By David McGee
For three decades-plus Marley’s Ghost has delivered adventurous, roots-oriented albums notable for instrumental virtuosity and soulful vocalizing. On the heels of 2016’s acclaimed, Larry Campbell-produced The Woodstock Sessions, and in the spirit of the group’s enduring 2006 long-player, Gospel: How Can I Keep From Singing, comes Travelin’ Shoes, another powerful, surprising outing, again produced by Campbell, reflecting the bluegrass gospel affections of Messrs. Wheetman, Wilcox, Phelan, Littlefield Jr., Fletcher and Nichols.
Nine of the dozen tunes are traditional evergreens, most celebrating rewards awaiting us in the afterlife, all performed with soaring emotions and close, multi-part harmonizing reminiscent of great southern gospel quartets such as the Blackwood Brothers, who are summoned most evocatively not on one of the evergreens but on a Campbell original, “Someday,” a rustic, classic quartet workout reminding listeners of how suddenly earthly conditions can change and hence the value of squaring things with everyone from your significant others to the Lord. With Campbell’s warm soundscape lending the proceedings an intimate feel, the band delivers in and out of the box in abundance. Consider the delightful tropicalia feel infusing “Run Come See Jerusalem,” the title track’s backwoods, banjo-driven mountain gospel setting and the classic bluegrass gospel rendering of Flatt & Scruggs’ “So Happy I’ll Be” (featuring a tasty, upper neck guitar solo by Phelan channeling Carl Perkins).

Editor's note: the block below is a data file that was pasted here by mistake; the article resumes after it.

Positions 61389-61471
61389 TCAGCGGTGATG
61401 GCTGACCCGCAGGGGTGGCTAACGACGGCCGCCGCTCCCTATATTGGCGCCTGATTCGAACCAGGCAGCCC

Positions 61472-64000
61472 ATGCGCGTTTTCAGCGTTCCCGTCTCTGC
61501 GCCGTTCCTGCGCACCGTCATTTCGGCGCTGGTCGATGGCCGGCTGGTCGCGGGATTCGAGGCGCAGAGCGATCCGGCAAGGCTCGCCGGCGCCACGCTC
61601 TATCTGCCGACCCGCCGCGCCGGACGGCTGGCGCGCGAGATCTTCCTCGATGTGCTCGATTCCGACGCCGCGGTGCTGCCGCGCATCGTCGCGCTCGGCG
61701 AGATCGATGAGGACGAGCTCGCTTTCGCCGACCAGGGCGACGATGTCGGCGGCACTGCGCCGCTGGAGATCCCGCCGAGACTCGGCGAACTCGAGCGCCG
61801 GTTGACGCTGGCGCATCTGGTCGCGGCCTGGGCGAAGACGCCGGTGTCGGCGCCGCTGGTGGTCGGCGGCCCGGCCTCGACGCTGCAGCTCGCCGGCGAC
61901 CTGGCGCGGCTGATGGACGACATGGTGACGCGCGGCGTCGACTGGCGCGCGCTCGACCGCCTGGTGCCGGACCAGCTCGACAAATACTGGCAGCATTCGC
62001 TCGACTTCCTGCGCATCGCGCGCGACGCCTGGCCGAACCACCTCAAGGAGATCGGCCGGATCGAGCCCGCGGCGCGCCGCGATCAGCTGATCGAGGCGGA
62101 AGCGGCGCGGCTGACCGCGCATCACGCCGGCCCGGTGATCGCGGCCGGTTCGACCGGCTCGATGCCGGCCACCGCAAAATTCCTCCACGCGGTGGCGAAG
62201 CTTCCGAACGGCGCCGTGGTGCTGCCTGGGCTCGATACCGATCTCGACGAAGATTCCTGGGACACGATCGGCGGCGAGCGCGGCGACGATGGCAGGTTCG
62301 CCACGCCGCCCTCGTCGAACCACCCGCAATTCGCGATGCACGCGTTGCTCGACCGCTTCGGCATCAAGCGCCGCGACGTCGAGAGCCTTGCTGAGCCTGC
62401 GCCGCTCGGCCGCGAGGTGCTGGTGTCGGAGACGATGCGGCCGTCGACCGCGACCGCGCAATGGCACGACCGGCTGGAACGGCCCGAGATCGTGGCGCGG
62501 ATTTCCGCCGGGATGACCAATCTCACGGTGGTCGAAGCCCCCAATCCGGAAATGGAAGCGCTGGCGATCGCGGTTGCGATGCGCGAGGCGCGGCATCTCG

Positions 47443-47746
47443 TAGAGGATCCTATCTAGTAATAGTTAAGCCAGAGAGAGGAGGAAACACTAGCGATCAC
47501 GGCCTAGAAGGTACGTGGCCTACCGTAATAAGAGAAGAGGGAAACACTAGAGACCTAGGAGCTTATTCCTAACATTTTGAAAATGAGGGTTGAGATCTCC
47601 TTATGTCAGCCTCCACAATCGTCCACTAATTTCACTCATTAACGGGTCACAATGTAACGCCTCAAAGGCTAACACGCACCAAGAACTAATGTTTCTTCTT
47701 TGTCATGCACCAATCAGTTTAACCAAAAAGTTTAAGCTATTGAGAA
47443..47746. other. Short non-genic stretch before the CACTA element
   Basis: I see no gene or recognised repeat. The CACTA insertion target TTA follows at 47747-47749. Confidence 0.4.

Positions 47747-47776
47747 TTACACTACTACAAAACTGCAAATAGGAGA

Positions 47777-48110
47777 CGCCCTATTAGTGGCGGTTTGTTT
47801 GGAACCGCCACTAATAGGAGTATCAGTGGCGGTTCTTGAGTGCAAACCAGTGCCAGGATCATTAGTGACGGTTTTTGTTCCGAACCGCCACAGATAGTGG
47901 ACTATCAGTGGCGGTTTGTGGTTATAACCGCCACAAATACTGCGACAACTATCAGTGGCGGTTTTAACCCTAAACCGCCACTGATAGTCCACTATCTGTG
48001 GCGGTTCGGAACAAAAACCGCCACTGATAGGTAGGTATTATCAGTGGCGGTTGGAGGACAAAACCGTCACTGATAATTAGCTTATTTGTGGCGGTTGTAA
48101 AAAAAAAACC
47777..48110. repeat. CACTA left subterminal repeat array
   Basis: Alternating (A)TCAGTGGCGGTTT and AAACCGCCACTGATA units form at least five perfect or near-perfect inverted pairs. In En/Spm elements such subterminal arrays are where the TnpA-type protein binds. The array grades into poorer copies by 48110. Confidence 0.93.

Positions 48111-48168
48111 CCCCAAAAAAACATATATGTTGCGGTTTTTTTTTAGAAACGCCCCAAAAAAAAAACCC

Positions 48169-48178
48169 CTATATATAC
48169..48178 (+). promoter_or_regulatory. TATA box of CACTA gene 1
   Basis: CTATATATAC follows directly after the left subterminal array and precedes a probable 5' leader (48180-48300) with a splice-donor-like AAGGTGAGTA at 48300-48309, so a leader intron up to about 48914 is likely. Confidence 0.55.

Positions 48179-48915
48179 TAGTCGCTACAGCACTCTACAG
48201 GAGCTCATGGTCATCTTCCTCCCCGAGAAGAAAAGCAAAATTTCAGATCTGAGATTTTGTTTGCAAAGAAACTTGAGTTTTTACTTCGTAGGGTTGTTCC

‘Someday,’ a Larry Campbell original featured by Marley’s Ghost on Travelin’ Shoes
‘Standing By The Bedside of a Neighbor,’ Marley’s Ghost, as featured on Travelin’ Shoes
The Blackwood Brothers influence surfaces again, albeit indirectly, when Marley’s Ghost suddenly materializes as the Sons of the Pioneers, all smooth harmony and plaintive, keening solo parts in the western gospel strains of “Standing by The Bedside of a Neighbor.” This seeming oddity has been attributed to Thomas A. Dorsey and has been given a legendary, straight-ahead quartet P&W treatment by the Ira Tucker-led Dixie Hummingbirds. But here the fellows take it out of the church and relocate it to a campfire on the western plains in a version that sounds more like the work of western song poet laureate Bob Nolan than the great Dorsey, a fact emphasized by Ed Littlefield’s quite tasty pedal steel flourishes. Truth be told, the Blackwood Brothers effected much the same transformation on a tune they recorded in 1953, “The End of the Trail,” a western gospel gem written by Southern Gospel giant Vep B. Ellis. This be but one of a multitude of cleansing moments herein. Enter, and feel the spirit.